www.wisegeek.com...


edit on 18-12-2011 by ThirdEyeofHorus because: (no reason given)



posted on Dec, 18 2011 @ 05:43 PM
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Originally posted by VivaDiscordia
reply to post by ThirdEyeofHorus
 


Fair enough, it is a conceit and a trap of a question and for that I apologize. To answer you question, no but I think we need to acknowledge a slippery slope of responsibility, and if that doesn't start with child slavery, than where will it start. On a prsonal note, thank you for your civillity. This is one of the few fact driven debates I've had on ATS.


ok, yes emotions often run high.



posted on Dec, 18 2011 @ 05:50 PM
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reply to post by ThirdEyeofHorus
 


Economics and morality can coexist, and as things degrade further, they must. We didn't ask the Uzbekistan government to enable this but we can improve things. I won't lecture you further. There's no need. Debates are for the audience, not the debaters.



posted on Dec, 18 2011 @ 06:02 PM
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Originally posted by VivaDiscordia
reply to post by ThirdEyeofHorus
 


Economics and morality can coexist, and as things degrade further, they must. We didn't ask the Uzbekistan government to enable this but we can improve things. I won't lecture you further. There's no need. Debates are for the audience, not the debaters.


I remember as a pre-teen, a friend gave me a book detailing the true story of a family exiled to Siberia during the communist revolution in the Soviet Union. It had quite an impact on me, as it detailed how they worked on the potato farms and ate potatoes forever. I cannot now remember the name of the book, but this is why it makes me furious when people claim that communism/socialism will or should replace all the evils of capitalism.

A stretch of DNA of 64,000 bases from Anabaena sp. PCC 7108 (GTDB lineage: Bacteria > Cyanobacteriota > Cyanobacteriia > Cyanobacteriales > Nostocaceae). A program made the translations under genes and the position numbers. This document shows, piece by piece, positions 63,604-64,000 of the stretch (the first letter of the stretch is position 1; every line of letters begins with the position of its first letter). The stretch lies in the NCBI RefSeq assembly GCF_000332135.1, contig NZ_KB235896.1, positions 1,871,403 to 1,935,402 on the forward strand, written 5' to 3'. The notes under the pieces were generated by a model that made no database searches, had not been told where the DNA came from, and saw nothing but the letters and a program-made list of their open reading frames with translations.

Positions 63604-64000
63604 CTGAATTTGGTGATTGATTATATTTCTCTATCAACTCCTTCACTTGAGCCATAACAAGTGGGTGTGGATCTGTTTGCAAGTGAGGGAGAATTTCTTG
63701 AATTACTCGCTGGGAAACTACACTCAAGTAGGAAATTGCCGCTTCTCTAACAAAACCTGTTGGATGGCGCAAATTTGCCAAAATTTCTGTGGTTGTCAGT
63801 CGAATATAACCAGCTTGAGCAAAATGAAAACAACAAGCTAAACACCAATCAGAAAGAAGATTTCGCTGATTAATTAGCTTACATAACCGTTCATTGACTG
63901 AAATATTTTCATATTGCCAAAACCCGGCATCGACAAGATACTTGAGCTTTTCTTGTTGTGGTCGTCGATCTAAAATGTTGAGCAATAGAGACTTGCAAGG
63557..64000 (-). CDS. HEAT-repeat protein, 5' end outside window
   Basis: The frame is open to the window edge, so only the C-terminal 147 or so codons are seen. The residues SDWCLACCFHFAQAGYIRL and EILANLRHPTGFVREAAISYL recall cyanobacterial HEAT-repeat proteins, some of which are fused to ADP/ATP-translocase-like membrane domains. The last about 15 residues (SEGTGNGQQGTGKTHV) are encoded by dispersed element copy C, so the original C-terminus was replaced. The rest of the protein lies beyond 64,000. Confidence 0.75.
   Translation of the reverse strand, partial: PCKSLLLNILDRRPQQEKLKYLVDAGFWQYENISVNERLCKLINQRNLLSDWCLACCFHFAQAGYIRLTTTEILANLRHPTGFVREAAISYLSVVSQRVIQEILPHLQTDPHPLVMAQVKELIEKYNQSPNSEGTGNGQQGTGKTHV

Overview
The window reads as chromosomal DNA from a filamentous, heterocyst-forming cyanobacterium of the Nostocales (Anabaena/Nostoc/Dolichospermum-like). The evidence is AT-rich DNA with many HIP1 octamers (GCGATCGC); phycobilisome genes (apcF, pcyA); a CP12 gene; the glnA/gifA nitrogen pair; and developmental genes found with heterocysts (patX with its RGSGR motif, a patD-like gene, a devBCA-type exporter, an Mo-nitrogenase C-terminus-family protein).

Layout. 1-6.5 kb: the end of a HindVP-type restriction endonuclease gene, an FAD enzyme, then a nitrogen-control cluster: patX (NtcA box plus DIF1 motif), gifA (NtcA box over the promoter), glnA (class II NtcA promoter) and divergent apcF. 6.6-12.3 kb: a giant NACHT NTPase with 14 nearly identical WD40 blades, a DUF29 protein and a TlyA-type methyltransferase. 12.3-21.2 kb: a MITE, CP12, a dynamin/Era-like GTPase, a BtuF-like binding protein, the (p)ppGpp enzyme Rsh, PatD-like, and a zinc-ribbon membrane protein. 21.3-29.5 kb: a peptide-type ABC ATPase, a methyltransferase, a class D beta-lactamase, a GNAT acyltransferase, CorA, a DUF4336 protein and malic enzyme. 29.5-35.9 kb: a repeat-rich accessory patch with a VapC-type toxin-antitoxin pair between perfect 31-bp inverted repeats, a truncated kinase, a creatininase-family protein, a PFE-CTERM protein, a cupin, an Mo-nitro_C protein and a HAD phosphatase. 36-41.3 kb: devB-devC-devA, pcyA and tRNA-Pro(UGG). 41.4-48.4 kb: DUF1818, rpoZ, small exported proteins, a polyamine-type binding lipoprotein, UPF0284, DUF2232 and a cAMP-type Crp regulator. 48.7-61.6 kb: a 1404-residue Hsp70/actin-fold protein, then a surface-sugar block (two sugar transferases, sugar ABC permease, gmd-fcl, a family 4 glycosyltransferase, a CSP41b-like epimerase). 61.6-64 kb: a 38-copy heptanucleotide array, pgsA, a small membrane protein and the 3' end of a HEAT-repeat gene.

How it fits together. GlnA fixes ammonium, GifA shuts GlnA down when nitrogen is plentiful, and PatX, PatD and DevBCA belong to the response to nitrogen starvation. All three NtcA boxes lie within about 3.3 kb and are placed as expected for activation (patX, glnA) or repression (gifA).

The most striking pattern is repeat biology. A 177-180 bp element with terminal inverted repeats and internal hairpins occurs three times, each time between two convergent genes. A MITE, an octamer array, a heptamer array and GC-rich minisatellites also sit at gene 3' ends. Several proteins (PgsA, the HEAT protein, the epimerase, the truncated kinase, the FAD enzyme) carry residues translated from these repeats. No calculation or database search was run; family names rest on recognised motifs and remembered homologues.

For the record, I just read a blog by a self described Marxist who claims never to buy Fair Trade because she likes her corn curls and processed cheese lifestyle and also criticizes Fair Trade because in her (Marxist) opinion, all trade is unfair....although she lauds the intent of Fair Trade to attempt to minimize exploitation of the evil Capitalism, she still believes it to be unfair empiricism.
Here is the blog(strictly for educational purposes, as I do not advocate Marxism)
freedomroad.org... n
edit on 18-12-2011 by ThirdEyeofHorus because: (no reason given)

edit on 18-12-2011 by ThirdEyeofHorus because: (no reason given)



posted on Dec, 18 2011 @ 06:07 PM
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reply to post by ThirdEyeofHorus
 


We can agree there. I like knowing that we live in a society with upward mobility. Capitalism, for all its pitfalls, allows for a greater flexibility and a faster evolution of ideas than a Socialist or Communist economy.



posted on Dec, 18 2011 @ 06:18 PM
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Originally posted by rbnhd76

Originally posted by Kryties
reply to post by Domo1
 


Capitalism at it's finest.


Wait, what?

How the hell did you come up with that?

So, what's so much better?

Communism?

Nope, you get what the state gives you, child labor or not.

Socialism? LMAO

Some people..





On the OP..

I agree Domo, nobody should be picking cotton anymore..

Don't they make a machine for that?

Since, like, a hundred years ago?

WTF
edit on 17-12-2011 by rbnhd76 because: Forgot to respond to OP




Yes let's get them those machines and eliminate their jobs. Surely that will make life easier and better in third world nations. This is all so simple, and besides it makes me feel much better about myself. /end sarcasm/